Portrait of a Lady on Fire: A Painful and Beautiful Experience

Courtesy of bustle.com

By Noelia Veras

Céline Sciamma’s latest film, Portrait of a Lady on Fire, has riveted critics and viewers alike with its fascinating storyline and beautiful cinematography. The French film debuted last May at the Cannes Film Festival but first hit theaters in the United States in December. 

Portrait of a Lady on Fire is a ravishing masterpiece with skilled and tact performances from Adèle Haenel as Héloïse and Noémie Merlant as Marianne. Every single shot seen in the movie looks like a painting. The cinematography and mise-en-scene add a sort of gravity to the movie, grounding it in beauty. The movie at times was so gorgeous that it was almost painful; the visuals were simply too good to be true.

Portrait of a Lady on Fire follows a painter named Marianne and her past love affair with aristocrat Héloïse. The film begins with Marianne teaching a painting class to many young ladies. When one of them accidentally brings out a painting of a woman on fire the narrative begins to unfold through a flashback. 

The film is a slow burn, taking its time to develop characters and relationships. Conversations between Héloïse and Marianne are wordless at first; only through the gaze of the two characters is anything ever communicated in the first act. Mainly, this is because Marianne was secretly hired to paint the portrait of Héloïse in order to send an image of her to the man she is meant to marry. Héloïse refuses to pose for painters as a form of rebellion. Héloïse is under the impression that Marriane was hired to keep her company so she does not harm herself before the arranged marriage, like her sister did.

The film captures moments full of tensions and emotion with, at first, hardly any dialogue. Crashing waves and billowing winds communicate the tensions and fears between the Marianne and Héloïse, and long unbroken bouts of emotion filled stares convey their connection. The film at first makes it seem as though Marianne’s gaze is merely that of a painter, but as the two women spend more and more time together it is clear that Marriane’s gaze is one of a painter and also one of a lover. 

The film really only follows four characters: Marianne, Héloïse, Sophie, and the countess. Luàna Bajrami delivers a ravishing performance as Sophie, the maid who often drives the plot forward. Sophie is a multi-dimensional character with true depth who is beautifully developed by Sciamma. The countess, played by Valeria Golino, is also a very complicated character with deep ties to her Italian heritage and brings another language and distinct culture to the film that is refreshing.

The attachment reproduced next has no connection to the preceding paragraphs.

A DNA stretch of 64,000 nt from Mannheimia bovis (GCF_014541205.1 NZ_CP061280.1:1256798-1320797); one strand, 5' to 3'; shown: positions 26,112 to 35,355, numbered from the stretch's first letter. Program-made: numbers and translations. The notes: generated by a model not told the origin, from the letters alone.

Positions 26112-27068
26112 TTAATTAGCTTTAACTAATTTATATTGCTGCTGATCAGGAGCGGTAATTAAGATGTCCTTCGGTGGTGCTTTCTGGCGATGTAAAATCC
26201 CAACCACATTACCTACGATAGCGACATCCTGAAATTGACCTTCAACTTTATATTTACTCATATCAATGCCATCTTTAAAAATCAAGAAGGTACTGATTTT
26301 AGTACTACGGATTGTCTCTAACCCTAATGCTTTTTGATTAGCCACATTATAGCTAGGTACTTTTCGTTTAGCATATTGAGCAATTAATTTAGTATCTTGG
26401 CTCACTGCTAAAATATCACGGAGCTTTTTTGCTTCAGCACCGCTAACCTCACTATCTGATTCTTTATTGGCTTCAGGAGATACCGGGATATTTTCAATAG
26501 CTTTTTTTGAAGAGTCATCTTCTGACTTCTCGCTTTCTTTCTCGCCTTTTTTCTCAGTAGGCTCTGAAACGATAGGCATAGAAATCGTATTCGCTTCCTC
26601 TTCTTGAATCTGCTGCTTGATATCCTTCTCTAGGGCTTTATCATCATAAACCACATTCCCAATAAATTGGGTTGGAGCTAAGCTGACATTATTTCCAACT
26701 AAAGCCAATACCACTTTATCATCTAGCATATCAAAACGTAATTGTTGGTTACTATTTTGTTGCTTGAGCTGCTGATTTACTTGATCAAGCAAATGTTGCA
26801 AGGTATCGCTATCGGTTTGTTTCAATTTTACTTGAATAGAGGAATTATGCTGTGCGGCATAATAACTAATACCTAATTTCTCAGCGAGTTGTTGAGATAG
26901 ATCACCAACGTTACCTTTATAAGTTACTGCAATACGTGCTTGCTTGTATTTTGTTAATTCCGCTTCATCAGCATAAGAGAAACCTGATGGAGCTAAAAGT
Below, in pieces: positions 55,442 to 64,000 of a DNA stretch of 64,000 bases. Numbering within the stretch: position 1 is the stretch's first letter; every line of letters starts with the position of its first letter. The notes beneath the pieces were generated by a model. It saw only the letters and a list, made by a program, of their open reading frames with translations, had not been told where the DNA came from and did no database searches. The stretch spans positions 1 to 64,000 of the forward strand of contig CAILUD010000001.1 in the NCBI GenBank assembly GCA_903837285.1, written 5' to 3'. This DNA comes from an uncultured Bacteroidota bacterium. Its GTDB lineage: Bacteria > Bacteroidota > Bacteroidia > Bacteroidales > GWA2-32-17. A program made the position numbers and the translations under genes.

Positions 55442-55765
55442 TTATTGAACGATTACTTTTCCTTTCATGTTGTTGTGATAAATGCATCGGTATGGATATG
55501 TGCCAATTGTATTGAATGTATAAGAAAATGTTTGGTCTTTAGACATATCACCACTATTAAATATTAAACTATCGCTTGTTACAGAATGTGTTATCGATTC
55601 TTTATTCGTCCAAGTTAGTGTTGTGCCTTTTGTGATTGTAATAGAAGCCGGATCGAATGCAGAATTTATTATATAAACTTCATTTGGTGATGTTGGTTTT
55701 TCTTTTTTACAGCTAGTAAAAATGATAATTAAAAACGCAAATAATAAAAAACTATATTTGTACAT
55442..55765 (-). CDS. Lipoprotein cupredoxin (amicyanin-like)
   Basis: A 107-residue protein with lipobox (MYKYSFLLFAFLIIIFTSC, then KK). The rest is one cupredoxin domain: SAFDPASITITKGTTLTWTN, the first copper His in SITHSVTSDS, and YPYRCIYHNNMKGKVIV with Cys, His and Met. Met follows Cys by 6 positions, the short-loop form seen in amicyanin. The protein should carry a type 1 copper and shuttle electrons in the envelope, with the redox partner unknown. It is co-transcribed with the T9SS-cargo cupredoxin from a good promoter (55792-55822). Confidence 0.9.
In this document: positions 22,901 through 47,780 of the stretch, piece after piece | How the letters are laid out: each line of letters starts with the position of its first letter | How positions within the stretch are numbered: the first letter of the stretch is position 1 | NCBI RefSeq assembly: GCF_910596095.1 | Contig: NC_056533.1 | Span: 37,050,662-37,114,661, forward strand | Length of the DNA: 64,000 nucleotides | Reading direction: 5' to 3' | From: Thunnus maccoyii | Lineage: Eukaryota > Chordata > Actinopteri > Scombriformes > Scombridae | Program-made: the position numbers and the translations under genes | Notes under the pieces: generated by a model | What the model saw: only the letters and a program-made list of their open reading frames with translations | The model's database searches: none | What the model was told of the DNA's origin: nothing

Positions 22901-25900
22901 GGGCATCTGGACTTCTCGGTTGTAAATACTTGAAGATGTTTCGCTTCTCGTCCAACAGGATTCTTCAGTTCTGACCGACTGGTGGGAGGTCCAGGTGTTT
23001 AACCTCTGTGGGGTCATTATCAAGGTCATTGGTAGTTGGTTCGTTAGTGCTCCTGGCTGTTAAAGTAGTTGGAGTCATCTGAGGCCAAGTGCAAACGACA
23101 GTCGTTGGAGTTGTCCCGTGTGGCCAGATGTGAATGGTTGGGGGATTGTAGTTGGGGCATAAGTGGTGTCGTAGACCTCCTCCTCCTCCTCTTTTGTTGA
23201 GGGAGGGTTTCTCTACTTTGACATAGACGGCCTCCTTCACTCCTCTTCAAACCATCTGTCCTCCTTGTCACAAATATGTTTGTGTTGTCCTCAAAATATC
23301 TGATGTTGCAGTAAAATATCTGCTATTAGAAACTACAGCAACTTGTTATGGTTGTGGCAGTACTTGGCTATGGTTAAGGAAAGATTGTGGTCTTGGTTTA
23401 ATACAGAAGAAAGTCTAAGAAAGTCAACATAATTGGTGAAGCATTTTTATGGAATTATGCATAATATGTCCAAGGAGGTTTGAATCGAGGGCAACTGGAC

At the Cannes Film Festival Portrait of a Lady on Fire received the award for the Best Screenplay. The reason the screenplay of the film is so impressive is because it packs so much in limited and succinct dialogue and carries heavily packed motifs and metaphors seamlessly. For example, one night, Héloïse reads Sophie and Marianne the story of Orpheus and Eurydice. The three discuss the true reason behind why Orpheus turned around to look at his wife, even though he knew that if he did so he would die. The film is arguably a microcosm of the tale, and at one point is referenced when Marianne and Héloïse say goodbye. As Héloïse calls after Marianne to turn around, Marianne does so right when she walks out of the house that they had shared briefly, mirroring the tales end. 

Portrait of a Lady on Fire is a film not only about love but about art. The narrative reveals that art is not truly radiant until the painter knows their subject well. This is emphasized by the several paintings of Héloïse that are destroyed by the respective painters. Before Marianne, painters could not capture Héloïse because they didn’t know her well enough. Marianne is even confronted by this at first when she is only given a few days to paint this woman that she hardly even knew. With the passage of time and the moments shared between the two, Marianne is able to capture the essence of Héloïse by applying infinitesimal and overlooked details in the painting.

This film is at its core about art and it in itself is a work of art. Part of the reason the cinematography was so impressive is because the film was shot with an 8K camera, meaning the display resolution had a width of 8000 pixels. Most films are shot in 2K or 4K, but 8K cameras capture more colors and effervescence creating seemingly stronger images. 
Portrait of a Lady on Fire is impactful, gorgeous, painful, and overall a gratifying experience. The film, although shown in select theaters, is being shown at E Street Cinema off of Metro Center just a few metro stops away from the Brookland CUA metro stop.

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